The Society of Behavioral Medicine strongly opposes the current U.S. immigration policy that involves the inhumane practice of forcibly separating children from parents among migrant, refugee, and asylum-seeking families.
The systemic separation of children from their family unit as a strategy to deter migrating families is a serious violation of children’s rights and international human rights laws. Reports of the inhumane conditions (e.g., overcrowding, pens that separate siblings by gender) in which these children are placed are deeply disturbing. Such practices are exacting irreparable physical, neurological, and psychological harm on already-strained children and families, many of whom are fleeing from life-threatening conditions in their home countries. Children are particularly vulnerable to adverse and traumatic experiences. Forced separation from their most trusted caregivers exposes children to extreme stress that can severely compromise their health and well-being for the rest of their lives.
We encourage you to also raise your voice in opposition using this American Civil Liberties Union tool to call your U.S. senators.
The Society of Behavioral Medicine (SBM) routinely identifies actions that we recommend be taken by U.S. representatives and senators. These actions range from supporting specific health-related legislation to joining health-related caucuses. We invite you to also ask your legislators to take action. To make it easy, we provide a template message and a link for quickly finding your legislators and their contact forms.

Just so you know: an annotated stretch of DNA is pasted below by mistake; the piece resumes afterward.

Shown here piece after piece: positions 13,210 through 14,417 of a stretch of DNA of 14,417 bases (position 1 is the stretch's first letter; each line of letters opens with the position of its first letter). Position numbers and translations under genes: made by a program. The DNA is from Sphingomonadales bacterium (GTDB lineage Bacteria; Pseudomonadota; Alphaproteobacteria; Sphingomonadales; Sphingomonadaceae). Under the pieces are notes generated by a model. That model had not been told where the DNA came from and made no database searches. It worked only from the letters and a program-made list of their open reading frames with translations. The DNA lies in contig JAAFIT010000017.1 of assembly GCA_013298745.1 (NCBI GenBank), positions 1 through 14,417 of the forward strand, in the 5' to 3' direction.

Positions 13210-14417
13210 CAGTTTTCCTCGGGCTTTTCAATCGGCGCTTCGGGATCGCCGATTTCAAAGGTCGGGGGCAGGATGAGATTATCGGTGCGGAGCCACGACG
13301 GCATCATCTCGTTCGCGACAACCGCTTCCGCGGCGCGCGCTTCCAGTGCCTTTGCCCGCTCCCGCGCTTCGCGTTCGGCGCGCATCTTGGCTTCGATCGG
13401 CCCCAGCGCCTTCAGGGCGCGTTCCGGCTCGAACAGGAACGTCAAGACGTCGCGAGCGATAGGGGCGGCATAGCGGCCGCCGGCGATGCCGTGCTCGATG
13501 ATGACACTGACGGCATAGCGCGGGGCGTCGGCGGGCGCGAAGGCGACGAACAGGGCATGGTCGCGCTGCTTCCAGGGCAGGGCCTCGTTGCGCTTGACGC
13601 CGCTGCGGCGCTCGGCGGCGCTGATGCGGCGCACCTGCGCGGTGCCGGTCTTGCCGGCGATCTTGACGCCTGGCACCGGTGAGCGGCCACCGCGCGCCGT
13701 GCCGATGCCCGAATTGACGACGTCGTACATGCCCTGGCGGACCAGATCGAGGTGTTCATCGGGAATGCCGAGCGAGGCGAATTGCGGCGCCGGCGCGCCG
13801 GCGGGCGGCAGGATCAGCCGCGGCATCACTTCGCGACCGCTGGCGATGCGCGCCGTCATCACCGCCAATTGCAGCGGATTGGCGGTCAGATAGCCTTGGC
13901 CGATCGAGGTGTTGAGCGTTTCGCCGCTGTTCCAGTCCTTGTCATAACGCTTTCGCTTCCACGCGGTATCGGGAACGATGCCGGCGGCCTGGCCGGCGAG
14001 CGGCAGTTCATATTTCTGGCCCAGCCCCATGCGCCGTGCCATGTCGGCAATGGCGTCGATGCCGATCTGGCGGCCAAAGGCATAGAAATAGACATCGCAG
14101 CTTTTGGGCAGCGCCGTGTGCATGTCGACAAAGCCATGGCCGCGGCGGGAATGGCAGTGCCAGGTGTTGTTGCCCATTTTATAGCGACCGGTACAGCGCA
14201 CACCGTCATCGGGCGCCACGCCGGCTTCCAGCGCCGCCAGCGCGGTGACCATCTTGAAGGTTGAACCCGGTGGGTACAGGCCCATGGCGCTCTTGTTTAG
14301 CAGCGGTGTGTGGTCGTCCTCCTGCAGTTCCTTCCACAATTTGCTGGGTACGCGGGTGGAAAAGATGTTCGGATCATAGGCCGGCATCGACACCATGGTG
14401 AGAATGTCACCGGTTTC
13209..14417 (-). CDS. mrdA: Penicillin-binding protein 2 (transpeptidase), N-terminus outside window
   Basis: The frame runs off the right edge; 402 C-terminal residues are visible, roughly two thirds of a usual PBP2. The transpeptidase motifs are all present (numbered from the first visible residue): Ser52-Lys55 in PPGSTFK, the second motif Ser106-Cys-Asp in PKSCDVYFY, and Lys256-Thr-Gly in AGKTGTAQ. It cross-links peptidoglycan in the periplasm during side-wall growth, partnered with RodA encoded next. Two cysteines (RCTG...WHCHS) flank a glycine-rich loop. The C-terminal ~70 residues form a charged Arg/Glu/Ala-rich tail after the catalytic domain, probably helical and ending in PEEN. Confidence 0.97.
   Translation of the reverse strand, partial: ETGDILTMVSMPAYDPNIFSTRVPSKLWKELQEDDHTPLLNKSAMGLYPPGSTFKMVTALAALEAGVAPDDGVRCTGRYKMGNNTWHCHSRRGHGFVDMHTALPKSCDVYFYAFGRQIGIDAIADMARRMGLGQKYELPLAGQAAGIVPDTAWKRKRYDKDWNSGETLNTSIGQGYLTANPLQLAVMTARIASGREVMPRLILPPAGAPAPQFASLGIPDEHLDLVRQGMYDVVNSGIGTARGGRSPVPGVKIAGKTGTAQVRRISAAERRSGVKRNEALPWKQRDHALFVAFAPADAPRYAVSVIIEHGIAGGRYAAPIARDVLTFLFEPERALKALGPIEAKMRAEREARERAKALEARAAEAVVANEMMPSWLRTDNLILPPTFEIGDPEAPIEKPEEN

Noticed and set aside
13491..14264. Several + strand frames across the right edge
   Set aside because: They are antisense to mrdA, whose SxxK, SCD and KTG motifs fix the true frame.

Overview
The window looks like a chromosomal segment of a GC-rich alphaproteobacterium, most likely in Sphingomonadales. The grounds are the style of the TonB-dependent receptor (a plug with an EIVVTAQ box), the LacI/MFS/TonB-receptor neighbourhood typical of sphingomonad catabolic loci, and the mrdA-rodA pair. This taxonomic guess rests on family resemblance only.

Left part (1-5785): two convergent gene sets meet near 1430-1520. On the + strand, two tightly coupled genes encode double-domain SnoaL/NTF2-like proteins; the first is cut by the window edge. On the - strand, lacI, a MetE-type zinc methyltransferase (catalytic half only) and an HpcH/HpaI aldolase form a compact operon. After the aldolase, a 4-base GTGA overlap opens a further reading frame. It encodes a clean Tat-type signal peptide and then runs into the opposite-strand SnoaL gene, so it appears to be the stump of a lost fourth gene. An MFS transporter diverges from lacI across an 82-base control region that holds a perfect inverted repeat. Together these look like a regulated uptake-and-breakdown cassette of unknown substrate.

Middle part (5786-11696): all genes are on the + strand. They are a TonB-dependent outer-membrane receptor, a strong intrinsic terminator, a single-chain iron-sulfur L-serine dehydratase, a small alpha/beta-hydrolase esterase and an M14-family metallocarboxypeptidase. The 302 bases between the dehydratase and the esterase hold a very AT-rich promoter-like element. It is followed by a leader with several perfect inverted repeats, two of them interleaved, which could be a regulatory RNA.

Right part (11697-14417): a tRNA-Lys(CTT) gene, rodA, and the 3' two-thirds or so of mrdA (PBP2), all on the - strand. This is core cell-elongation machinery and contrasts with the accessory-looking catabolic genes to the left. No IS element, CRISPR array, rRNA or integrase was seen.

SBM leaders routinely visit the offices of select U.S. legislators to encourage them to protect National Institutes of Health (NIH) funding and preserve the Prevention and Public Health Fund. SBM leaders leave behind state profiles, which explain in detail how NIH and prevention efforts benefit each legislator's specific state. These profiles can be used by SBM members on their own legislative visits or to craft talking points.
SBM highly recommends this toolkit from the Consortium of Social Science Associations. You'll find information on crafting a message, making phone calls, and planning an in-person visit.